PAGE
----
Cycling and coffee go together like morning rides and café stops. But what to do when you can’t access the services of your favourite barista? The Aeropress coffee maker might be the answer. We’d spied them on display at The Goods, and after a few hints one found our way into our home via a timely birthday.
I have to say I was a little sceptical of the barista’s claim that it was so good it was the only coffee maker he used outside work. Surely he has a Faema E61 on the bench for home brewing? Regardless we’d bought it more with making coffee away from home in mind, so if it made a reasonable coffee the portability would be enough to make us happy campers.
In form it looks like a giant syringe or a miniature French press. But the similarity to the latter is deceptive. The bottom of the “syringe” hides a paper microfilter. The coffee brews initially in the body of the syringe before being forced through the filter by the plunger. This is the crucial difference (in my opinion, I’m not quoting their marketing here): forcing the partly brewed coffee through the grounds on the way into the cup optimises the extraction and reduces the brewing time. This means good flavour without excessive bitterness. A French press by contrast merely pushes the grounds to the bottom of the pot, with no additional extraction, so you can’t get good flavour without bitterness.
It’s made entirely of plastic, but it’s all good plastic, if there is such a thing. Nothing is going to break or wear out anytime soon with reasonable care. If anything does get broken or lost then rest easy because every part is available separately for replacement.
To make a coffee you put a filter in the filter cap, screw it onto the body of the Aeropress and stand it on top of your cup. There’s a handy funnel provided for small cups. Then you pour in hot water, give it a stir and insert the plunger. Wait a minute or so before pushing the plunger down to force the coffee through the grounds and the filter and into your waiting cup. The seal on the plunger is nice and tight so there’s a lot of satisfactory resistance and hissing at this point.
It got a good workout on our six-week road trip to Perth and back over Christmas and I can report that it performed flawlessly apart from the odd user error, and to my surprise has indeed become our coffee maker of choice in the home, with the long-relied on stovetop Bialettis relegated to making large quantities only.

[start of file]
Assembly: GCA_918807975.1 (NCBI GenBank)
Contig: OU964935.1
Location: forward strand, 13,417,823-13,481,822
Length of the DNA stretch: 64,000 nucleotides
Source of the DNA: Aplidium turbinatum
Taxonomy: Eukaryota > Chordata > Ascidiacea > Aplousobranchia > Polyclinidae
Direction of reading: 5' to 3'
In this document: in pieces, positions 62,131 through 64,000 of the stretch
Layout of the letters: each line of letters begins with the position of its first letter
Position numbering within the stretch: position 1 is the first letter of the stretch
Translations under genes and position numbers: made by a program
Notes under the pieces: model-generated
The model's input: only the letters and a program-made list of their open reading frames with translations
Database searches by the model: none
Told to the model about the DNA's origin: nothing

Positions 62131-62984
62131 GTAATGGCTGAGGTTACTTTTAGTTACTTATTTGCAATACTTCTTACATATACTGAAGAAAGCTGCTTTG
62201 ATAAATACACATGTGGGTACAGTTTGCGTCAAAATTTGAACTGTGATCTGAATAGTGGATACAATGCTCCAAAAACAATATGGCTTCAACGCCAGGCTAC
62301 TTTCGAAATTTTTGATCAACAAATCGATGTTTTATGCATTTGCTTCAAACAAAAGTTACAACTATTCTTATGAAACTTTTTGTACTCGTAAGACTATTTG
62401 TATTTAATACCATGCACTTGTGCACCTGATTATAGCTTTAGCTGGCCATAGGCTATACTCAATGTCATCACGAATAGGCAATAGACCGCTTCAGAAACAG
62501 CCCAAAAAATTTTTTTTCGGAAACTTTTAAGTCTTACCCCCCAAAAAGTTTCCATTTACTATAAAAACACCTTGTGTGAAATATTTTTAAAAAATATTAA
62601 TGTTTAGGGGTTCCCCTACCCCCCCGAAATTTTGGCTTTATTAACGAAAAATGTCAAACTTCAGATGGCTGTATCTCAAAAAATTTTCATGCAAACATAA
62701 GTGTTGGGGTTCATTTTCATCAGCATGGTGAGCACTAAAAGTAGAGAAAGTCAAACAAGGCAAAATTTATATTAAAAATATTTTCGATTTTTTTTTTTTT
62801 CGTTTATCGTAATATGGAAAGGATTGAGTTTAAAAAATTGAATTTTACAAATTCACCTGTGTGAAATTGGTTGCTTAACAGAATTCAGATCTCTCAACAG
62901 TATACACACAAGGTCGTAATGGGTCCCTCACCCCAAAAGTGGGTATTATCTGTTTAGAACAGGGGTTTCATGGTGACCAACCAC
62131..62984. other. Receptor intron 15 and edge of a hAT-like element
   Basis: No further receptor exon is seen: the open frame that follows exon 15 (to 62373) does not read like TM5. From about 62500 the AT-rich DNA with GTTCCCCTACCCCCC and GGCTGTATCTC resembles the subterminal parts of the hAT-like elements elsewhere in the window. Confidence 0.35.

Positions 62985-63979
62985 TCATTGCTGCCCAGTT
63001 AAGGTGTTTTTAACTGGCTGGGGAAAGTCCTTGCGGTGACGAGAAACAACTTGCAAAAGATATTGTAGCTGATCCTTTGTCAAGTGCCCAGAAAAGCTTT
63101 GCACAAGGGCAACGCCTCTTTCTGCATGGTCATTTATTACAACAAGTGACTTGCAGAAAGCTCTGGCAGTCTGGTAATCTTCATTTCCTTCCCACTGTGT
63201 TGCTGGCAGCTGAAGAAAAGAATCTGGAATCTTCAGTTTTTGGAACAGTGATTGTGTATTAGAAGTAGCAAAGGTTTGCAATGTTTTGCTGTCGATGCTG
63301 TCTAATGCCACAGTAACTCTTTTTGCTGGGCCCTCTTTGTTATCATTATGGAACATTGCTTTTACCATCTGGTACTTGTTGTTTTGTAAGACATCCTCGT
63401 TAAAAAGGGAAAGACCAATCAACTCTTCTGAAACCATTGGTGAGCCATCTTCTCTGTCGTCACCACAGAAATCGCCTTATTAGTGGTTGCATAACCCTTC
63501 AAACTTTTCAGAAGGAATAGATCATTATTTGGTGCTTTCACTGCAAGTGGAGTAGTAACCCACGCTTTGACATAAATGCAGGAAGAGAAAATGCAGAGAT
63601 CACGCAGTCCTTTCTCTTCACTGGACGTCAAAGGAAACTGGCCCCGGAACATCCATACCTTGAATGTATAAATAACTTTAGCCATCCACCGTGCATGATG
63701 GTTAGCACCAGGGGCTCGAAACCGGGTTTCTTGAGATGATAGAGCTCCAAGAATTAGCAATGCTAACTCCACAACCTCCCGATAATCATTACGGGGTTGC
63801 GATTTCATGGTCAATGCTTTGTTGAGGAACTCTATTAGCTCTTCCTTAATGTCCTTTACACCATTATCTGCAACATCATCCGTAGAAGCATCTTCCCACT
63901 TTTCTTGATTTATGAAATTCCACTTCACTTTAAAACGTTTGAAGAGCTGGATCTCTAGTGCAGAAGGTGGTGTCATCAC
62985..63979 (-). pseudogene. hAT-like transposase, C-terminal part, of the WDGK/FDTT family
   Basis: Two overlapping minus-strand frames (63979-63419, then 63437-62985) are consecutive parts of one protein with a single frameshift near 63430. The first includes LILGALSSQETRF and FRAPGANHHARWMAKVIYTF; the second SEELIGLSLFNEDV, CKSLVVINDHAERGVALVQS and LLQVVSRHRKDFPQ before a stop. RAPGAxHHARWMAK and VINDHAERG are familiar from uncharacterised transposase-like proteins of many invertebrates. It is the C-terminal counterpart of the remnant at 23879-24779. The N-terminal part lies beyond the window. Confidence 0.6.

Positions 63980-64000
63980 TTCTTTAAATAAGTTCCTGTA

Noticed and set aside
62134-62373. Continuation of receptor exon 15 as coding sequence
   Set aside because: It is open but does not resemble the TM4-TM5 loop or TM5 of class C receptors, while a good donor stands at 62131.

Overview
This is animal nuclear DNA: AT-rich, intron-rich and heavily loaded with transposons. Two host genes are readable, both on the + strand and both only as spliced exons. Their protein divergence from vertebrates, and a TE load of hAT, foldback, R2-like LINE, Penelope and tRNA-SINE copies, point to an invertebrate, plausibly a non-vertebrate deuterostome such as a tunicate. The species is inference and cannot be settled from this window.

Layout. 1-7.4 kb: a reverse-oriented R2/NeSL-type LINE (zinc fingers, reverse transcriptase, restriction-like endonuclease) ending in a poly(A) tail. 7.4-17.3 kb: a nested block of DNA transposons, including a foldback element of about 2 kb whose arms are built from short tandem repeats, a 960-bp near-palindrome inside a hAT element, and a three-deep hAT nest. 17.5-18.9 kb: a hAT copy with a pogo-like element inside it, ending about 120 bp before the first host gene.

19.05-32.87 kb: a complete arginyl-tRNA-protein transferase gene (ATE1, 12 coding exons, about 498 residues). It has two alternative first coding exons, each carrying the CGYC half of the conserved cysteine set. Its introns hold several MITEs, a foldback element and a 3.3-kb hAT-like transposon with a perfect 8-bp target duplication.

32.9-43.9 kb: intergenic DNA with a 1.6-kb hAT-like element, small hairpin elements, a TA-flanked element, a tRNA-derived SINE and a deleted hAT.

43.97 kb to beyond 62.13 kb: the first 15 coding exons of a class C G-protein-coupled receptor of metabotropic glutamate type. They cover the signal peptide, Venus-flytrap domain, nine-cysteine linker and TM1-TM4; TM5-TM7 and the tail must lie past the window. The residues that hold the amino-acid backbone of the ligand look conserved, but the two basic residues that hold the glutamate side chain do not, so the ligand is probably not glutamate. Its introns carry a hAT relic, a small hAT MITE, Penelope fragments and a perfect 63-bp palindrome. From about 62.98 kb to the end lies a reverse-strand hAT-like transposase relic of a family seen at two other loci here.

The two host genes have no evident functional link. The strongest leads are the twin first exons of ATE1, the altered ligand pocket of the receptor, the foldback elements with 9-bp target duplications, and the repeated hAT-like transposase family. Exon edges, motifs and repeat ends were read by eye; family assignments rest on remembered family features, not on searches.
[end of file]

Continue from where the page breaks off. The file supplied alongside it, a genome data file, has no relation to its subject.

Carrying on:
I did have a few coffee disasters along the way. A few times I forgot to put in the filter. Obviously user error but the overall process is so simple it’s easy to forget this essential step, and there’s no recovery once you’ve poured in the hot water. The other disaster resulted from the slightly unwieldy nature of the Aeropress when poised on top of a cup with coffee on the way. It’s steady enough in itself but it doesn’t take much to knock it over, which I managed to do once while brewing up on a footpath. One other issue I have discovered recently is that it is sensitive to how finely the coffee is ground. Some home-ground coffee I tried just didn’t work – it was impossible to depress the plunger. I suspect it was the unevenness of the DIY product as I haven’t had any trouble with commercial grinds.
Overall, I highly recommend the Aeropress. It makes great coffee, it’s easy to clean and easy to take on the road. It only makes one cup at a time but it’s quick so for a small number of brews that’s not an issue. My biggest complaint is that despite being a brilliant travel coffee maker – they promote it as “ideal for kitchen, travel and camping” – they haven’t really designed it to pack up neatly. It could do with a “travel pack” including a combination scoop and stirrer small enough to fit inside the body (the provided separate scoop and stirrer are longer than the body, and the bowl of the scoop is too fat to fit inside so you can’t DIY it down to size), and a small sealed container for storing filters safe from camping grime and damp.
To find out more go to https://aeropress.com/.